Category Archives: EVENTS

TSU President Glenda Glover Joins Bernice King, Rev. Jesse Jackson and Thousands to Commemorate 50th Anniversary of Selma to Montgomery March

NASHVILLE, Tenn. (TSU News Service) – Tennessee State University President Glenda Glover joined Bernice King, daughter of the late civil rights activists Dr. Martin Luther King, Jr. and Coretta Scott King, and others for the “Bloody Sunday” commemorative march in observance of the 50th anniversary of the 1965 Selma to Montgomery March.

TSU President, Dr. Glenda Glover (right) marches the streets of Selma, Alabama with noted civil rights activist, the Rev. Jesse Jackson and others, as they commemorate the 50th anniversary of the Selma to Montgomery March. (courtesy photo)
TSU President, Dr. Glenda Glover (right) marches the streets of Selma, Alabama with noted civil rights activist, the Rev. Jesse Jackson and others, as they commemorate the 50th anniversary of the Selma to Montgomery March. (courtesy photo)

President Glover met presidents from Historically Black Colleges and Universities from around the country in Selma, Alabama to celebrate the historic 1965 event. National leaders including the Reverend Jesse Jackson, head of Rainbow PUSH, and Dr. Charles Steele, president of the Southern Christian Leadership Conference (SCLC) called for HBCU presidents to make the journey for the anniversary.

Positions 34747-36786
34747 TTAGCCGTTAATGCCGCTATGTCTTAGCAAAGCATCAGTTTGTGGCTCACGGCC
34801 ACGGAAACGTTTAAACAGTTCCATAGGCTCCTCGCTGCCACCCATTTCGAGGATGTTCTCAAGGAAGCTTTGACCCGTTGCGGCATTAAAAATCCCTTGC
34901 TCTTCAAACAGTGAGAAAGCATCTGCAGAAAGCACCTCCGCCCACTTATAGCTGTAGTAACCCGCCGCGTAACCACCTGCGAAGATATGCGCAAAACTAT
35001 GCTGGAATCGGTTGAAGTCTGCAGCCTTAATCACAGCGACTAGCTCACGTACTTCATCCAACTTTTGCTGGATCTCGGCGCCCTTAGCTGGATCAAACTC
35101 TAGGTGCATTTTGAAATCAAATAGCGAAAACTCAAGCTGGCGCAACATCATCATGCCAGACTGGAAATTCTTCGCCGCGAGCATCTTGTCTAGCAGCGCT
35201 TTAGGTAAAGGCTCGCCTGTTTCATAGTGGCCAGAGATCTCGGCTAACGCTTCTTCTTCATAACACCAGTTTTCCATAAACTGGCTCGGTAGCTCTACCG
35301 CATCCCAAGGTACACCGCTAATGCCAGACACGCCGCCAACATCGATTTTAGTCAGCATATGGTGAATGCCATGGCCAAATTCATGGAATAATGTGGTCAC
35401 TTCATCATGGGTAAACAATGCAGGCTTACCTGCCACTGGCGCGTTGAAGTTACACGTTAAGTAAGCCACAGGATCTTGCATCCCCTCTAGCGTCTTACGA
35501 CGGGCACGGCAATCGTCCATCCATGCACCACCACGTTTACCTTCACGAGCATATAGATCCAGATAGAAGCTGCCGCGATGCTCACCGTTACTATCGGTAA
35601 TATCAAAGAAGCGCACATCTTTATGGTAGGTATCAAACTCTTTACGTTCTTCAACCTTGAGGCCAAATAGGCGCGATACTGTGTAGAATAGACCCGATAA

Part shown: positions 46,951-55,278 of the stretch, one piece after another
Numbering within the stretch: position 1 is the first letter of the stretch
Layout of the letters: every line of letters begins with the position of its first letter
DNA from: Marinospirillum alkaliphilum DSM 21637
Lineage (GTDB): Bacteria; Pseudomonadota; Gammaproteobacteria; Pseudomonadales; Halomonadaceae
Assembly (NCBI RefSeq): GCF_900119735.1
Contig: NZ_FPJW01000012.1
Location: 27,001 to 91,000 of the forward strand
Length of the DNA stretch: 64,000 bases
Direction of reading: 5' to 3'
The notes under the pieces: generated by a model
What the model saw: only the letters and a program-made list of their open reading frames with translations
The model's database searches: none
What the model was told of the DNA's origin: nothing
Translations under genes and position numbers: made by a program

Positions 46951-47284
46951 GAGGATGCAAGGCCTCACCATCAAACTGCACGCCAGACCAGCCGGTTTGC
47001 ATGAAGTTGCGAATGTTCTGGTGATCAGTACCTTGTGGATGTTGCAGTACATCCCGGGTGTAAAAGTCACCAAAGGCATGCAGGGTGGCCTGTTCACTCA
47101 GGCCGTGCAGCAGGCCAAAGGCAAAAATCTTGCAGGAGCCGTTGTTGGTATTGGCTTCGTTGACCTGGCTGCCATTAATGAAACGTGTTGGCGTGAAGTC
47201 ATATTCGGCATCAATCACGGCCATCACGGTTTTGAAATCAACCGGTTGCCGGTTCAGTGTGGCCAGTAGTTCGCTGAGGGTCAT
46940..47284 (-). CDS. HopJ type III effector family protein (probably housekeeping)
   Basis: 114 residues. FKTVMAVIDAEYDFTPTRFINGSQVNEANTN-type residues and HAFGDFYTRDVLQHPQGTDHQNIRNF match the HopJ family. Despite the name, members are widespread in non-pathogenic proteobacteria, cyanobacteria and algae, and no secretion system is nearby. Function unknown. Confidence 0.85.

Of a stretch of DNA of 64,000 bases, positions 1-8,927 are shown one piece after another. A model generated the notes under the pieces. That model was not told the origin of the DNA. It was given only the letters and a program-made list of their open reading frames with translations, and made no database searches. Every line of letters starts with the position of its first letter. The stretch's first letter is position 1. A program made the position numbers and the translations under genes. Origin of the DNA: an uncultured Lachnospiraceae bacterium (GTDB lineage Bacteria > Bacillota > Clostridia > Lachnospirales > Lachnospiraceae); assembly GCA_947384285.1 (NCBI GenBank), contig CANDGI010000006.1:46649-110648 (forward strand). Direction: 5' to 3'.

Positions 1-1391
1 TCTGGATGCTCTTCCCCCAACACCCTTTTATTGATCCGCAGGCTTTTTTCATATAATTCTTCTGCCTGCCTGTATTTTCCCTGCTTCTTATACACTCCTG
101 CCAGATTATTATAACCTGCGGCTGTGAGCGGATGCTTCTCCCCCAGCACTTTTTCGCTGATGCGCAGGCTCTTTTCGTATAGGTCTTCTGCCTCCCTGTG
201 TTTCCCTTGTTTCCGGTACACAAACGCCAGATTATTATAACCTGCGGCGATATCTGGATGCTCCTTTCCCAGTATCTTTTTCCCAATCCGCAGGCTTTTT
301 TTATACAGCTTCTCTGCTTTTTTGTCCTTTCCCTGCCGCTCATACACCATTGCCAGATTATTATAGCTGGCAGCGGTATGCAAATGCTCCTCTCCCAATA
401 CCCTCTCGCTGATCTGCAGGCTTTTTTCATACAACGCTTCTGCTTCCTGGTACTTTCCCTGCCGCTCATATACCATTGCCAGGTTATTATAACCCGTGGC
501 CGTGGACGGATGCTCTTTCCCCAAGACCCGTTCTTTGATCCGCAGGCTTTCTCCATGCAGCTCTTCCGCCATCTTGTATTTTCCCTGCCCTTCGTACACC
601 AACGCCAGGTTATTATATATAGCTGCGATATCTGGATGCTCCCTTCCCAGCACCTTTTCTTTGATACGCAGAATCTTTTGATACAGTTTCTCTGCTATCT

“The Selma to Montgomery March is the single most galvanizing moment in our nation’s history in the fight for civil rights, particularly voting rights,” said Dr. Glover. “What happened on the Edmund Pettus Bridge was engrained in the minds of millions of Americans as we watched in horror and disbelief – yet trusting that it would bring about change for all Americans.”